Uni of Sydney shifts to Azul for Java

University of Sydney
Image courtesy of The University of Sydney

The University of Sydney chose Azul as their sole Java provider, expecting to benefit from substantial cost savings compared to incumbent provider Oracle, and much greater predictability and ease of doing business.

Founded in 1850 and serving 74,000 students with 8,100 staff, operating one of the world’s top research universities requires a vast IT footprint comprised of many technologies, including thousands of desktops running Java-based applications and frameworks. 

The university’s Information and Communications Technology Vendor Management Office is tasked with sourcing, implementing and overseeing a wide array of software and hardware vendors. 

After examining the university’s Java estate, the team decided to explore their options for a secure, supported Java runtime that didn’t carry the risk of time-consuming audits.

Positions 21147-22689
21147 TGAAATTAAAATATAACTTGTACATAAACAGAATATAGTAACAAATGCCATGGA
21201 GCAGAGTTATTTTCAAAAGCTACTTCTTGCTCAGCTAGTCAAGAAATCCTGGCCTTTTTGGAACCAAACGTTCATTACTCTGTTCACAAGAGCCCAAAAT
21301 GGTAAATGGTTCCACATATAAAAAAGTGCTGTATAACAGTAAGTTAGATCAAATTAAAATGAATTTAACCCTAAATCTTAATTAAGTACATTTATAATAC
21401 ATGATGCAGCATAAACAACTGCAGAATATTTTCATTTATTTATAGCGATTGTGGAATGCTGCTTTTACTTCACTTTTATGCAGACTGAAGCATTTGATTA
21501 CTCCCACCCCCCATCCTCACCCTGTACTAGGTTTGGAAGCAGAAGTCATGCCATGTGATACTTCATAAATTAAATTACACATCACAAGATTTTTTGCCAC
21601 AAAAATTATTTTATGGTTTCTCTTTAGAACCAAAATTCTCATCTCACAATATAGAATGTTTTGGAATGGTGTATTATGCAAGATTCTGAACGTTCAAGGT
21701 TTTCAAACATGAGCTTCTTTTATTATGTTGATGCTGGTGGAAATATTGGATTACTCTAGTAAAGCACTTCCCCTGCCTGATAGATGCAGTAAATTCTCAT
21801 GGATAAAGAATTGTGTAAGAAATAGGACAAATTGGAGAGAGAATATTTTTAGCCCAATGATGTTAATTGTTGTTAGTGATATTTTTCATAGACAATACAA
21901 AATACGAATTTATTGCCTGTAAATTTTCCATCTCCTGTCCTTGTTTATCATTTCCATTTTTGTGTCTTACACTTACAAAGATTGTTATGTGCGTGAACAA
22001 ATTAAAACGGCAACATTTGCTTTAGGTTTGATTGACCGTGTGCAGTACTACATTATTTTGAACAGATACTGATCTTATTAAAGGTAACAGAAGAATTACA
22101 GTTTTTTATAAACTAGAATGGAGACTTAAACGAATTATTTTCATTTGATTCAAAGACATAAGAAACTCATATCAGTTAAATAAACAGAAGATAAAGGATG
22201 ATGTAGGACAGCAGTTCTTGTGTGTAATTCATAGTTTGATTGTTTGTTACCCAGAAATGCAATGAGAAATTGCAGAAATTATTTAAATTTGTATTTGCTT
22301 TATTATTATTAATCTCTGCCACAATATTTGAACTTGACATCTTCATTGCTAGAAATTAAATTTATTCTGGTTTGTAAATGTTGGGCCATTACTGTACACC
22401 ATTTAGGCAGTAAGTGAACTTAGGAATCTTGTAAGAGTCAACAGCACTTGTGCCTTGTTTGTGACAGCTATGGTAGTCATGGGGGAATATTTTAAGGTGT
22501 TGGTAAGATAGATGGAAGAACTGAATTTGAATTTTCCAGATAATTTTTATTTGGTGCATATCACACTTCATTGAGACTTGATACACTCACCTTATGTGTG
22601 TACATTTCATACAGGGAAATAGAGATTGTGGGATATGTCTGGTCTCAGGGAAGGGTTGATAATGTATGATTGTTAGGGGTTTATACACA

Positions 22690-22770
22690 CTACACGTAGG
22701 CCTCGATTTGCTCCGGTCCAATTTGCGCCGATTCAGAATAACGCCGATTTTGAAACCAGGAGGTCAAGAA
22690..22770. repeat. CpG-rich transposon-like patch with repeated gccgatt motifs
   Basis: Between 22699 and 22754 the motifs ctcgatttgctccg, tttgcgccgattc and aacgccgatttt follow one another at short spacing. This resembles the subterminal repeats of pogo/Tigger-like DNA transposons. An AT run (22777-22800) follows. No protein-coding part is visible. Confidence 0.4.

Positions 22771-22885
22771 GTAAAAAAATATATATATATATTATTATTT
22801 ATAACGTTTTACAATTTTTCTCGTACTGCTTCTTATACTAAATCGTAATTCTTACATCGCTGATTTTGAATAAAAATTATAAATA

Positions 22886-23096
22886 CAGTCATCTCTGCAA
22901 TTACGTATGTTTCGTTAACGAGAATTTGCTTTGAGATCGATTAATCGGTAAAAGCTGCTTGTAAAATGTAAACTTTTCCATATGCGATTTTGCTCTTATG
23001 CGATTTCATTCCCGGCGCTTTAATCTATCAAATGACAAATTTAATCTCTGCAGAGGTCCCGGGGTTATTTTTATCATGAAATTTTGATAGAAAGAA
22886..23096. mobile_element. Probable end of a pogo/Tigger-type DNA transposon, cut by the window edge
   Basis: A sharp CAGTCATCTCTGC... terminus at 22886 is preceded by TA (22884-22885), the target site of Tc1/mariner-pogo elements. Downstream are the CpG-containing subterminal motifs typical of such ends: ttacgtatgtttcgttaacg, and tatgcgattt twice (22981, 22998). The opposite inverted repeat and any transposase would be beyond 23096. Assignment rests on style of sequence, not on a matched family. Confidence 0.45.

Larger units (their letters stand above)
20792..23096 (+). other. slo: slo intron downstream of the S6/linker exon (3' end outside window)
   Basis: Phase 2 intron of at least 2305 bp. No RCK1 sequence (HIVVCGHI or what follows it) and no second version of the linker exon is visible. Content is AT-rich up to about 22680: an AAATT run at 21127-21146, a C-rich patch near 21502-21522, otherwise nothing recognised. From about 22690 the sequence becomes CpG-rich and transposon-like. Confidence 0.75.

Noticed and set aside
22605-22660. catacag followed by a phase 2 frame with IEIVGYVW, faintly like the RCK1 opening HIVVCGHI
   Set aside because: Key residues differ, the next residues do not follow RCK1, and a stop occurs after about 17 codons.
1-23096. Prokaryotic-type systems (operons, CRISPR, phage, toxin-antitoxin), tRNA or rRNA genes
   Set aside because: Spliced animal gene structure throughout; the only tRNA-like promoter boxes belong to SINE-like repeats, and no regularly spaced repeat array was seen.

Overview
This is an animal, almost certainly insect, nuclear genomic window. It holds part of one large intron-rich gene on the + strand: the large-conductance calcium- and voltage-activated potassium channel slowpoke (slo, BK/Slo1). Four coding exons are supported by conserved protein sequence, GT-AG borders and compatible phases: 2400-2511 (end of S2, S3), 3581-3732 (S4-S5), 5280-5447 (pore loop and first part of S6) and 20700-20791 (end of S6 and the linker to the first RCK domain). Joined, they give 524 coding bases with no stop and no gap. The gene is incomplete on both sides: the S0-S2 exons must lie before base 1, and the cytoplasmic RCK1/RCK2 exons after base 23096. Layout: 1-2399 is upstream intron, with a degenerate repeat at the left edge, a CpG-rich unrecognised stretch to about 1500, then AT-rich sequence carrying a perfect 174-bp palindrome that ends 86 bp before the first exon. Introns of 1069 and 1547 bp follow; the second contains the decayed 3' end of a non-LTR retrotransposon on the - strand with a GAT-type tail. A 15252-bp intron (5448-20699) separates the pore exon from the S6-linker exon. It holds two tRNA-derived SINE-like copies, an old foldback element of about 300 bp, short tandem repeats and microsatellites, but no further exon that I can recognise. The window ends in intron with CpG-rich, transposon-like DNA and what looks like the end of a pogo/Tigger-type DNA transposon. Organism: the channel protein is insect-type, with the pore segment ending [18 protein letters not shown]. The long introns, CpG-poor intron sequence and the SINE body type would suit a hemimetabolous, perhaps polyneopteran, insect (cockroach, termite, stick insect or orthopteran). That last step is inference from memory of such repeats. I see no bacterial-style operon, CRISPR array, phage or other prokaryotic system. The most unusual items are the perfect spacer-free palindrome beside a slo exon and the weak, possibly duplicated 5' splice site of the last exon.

“As with most universities, we are always looking for efficiency from our IT vendor relationships, not just by lowering costs, but also by eliminating uncertainty and distractions,” said Emiliano Fisanotti, Vendor Management Specialist at The University of Sydney.

“Supporting so many departments and managing a wide range of vendor relationships means I can’t afford to worry about unexpected headaches such as price increases and audits,” said Fisanotti. “With Azul we found a trusted partner who was easy to work with and provided a secure, drop-in replacement for Oracle Java.”

Scott Sellers, CEO and co-founder, Azul, said Australia is a key market for the company and they are rapidly expanding across all of the Asia-Pacific region, partnering with new distributors and hiring sales and technical resources throughout the region.

“Azul is ideal for higher education institutions like The University of Sydney because we are easy on their budget and easy to deploy while providing best-in-class security and support.”

The announcement takes place amid major changes to Oracle Java pricing and a rapid increase in the adoption of OpenJDK-based Java runtimes.